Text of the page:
IHI develops, manufactures, and maintains aero engines, either by joint projects of which partners include GE Aviation, Pratt & Whitney, and Rolls-Royce Holdings, or the company itself.[10]

In-house development[edit]

Joint development[edit]

Licensed production[edit]

Parts manufacturing[edit]

Space products[edit]


Shipbuilding was the founding activity of Ishikawajima in 1853. It remains part of IHI's business activities, although it has been diluted through several mergers with other Japanese shipbuilding companies.[12]

In 1960, Ishikawajima Heavy Industries merged with Harima Shipbuilding & Engineering Company to establish the Ishikawajima-Harima Heavy Industries (IHI). In 1995, Marine United was established jointly with Sumitomo Heavy Industries. In 2013, IHI Marine United was merged with Universal Shipbuilding Corporation owned by the steel company JFE Holdings in order to newly establish a larger firm, Japan Marine United Corporation (JMU), of which IHI remained a shareholder.

In March 2020, Japan Marine United (with 49% of shares) agreed to merge with Imabari Shipbuilding (with 51% of shares) into a joint venture named Nihon Shipyard (NSY), covering all ship types except Liquefied natural gas (LNG) tankers.[13] This agreement became effective in January 2021. In parallel with the creation of Nihon Shipyard, Imabari Shipbuilding bought 30% of JMU's shares, while IHI and JFE Holdings each kept 35% of JMU's capital. The merger between these two Japanese companies resulted in Nihon Shipyard becoming one of the largest marine-engineering and shipbuilding companies in the world, of which IHI remains a shareholder.

IHI Marine United Tokyo shipyard[edit]

Ships built at Tokyo:

IHI Marine United Yokohama shipyard[edit]

Ships built at Yokohama:

IHI Marine United Uraga shipyard[edit]

Ships built at Uraga:

IHI Amtec shipyard[edit]

Ships built at Aioi:

Steel structures[edit]

IHI Infrastructure Systems Co.,Ltd., an IHI company, designs and constructs steel frame structures, bridges, and watergates.[14]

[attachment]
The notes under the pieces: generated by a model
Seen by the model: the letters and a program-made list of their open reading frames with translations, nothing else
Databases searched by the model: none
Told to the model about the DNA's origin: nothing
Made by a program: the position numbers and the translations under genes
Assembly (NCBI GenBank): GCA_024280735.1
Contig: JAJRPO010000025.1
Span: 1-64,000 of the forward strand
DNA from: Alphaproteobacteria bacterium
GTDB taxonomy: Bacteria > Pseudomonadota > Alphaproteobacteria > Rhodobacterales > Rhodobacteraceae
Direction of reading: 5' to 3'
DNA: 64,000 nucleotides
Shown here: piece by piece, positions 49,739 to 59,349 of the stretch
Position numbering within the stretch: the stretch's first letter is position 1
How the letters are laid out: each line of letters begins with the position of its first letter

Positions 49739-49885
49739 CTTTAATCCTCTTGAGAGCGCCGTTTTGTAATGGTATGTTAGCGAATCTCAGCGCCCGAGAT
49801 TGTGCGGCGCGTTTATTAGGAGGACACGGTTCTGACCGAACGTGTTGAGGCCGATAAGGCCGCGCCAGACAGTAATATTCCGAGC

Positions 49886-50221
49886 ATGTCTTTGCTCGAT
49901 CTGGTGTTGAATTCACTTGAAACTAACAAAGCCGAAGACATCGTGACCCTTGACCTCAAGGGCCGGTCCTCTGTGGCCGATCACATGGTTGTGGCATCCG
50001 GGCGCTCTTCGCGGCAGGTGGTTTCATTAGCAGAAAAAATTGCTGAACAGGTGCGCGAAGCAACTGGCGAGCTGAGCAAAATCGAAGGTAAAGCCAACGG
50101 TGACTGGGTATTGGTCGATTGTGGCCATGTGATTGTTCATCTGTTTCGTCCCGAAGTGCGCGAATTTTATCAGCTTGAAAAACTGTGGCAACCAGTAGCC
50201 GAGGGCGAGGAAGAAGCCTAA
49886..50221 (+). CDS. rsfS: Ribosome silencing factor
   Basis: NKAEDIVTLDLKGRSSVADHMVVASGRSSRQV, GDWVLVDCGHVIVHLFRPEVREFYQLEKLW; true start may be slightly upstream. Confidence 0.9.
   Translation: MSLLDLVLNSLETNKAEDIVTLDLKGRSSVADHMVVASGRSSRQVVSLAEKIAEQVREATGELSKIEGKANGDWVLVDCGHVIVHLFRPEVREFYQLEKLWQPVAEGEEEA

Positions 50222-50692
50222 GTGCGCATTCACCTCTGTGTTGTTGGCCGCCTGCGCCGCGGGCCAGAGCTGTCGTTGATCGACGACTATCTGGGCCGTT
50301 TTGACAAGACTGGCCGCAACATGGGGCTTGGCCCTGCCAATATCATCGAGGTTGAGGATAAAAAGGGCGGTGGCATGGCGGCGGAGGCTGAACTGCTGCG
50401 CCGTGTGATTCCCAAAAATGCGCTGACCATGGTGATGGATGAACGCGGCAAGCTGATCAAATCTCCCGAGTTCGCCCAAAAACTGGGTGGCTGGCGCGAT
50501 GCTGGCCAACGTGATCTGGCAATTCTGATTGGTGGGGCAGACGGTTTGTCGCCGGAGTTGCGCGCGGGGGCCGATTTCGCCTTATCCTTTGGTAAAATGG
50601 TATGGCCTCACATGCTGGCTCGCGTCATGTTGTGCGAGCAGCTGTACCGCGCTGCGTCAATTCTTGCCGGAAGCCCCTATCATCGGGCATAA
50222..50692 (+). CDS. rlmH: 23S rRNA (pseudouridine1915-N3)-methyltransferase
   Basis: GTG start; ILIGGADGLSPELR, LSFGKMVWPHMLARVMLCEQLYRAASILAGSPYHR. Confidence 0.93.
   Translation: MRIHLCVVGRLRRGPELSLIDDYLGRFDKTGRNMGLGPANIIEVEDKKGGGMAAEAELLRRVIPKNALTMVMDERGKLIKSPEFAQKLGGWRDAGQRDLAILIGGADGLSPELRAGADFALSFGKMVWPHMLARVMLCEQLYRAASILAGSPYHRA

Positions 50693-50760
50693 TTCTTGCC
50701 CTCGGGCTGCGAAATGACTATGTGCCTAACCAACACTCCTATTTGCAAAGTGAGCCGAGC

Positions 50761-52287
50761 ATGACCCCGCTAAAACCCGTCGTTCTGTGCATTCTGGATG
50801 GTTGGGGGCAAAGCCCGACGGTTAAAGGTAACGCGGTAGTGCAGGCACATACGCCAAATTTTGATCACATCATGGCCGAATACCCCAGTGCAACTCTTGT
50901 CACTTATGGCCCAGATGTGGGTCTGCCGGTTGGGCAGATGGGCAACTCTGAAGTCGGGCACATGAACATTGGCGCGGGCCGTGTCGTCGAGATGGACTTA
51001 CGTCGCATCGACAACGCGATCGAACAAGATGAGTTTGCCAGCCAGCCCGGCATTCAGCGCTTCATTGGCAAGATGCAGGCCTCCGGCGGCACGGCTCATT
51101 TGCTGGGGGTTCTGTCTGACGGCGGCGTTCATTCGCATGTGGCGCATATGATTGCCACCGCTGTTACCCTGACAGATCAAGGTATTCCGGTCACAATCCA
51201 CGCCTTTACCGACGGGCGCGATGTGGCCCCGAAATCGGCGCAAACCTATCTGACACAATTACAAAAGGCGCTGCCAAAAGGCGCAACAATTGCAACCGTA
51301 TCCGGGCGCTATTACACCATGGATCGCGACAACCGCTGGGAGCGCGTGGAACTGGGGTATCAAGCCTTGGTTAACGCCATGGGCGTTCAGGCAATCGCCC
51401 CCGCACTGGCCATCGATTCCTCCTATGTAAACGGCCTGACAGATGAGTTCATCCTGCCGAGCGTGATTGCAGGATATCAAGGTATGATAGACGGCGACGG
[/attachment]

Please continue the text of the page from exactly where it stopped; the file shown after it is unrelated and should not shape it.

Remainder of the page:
1. ^ a b c d e CONSOLIDATED FINANCIAL REPORT FOR THE FISCAL YEAR ENDED MARCH 31, 2017 www.ihi.co.jp accessed 30 May 2021
  2. ^ I. H. Corporation. "Products|IHI Corporation". IHI Corporation. Retrieved 2020-07-29.
  3. ^ Suga, Masumi (20 January 2012). "JFE, IHI to Merge Shipbuilding Units to Survive Competition". Bloomberg.
  4. ^ "IHI Agrees to Transfer IHI Construction Machinery Shares to Kato Works|Industrial Systems and General-purpose Machinery|2016FY|News|IHI Corporation".
  5. ^ IHI-to-shift-output-from-reactor-components-to-plane-parts
  6. ^ "Energy Systems". IHI. Archived from the original on 2015-05-15. Retrieved 2015-04-11.
  7. ^ "Storage Plants & Process Plants & Pharmaceutical Plants". IHI. Retrieved 2015-04-11.
  8. ^ "Energy Storage". IHI. Retrieved 2016-03-01.
  9. ^ gas_turbine www.ihi.co.jp
  10. ^ aircraft_engines www.ihi.co.jp
  11. ^ "GE Adds Revenue-Sharing Participants for the New GEnx Jet Engine | GE Aviation". www.geaviation.com. Retrieved 2020-07-29.
  12. ^ company/history/index www.ihi.co.jp
  13. ^ Announcement of the conclusion of Agreement regarding Capital and Business Alliance and Establishment of Joint Venture Company www.jmuc.co.jp
  14. ^ "IHI Infrastructure Systems Co., Ltd". ocaji.or.jp. Archived from the original on 19 April 2021. Retrieved 3 February 2020.

External links[edit]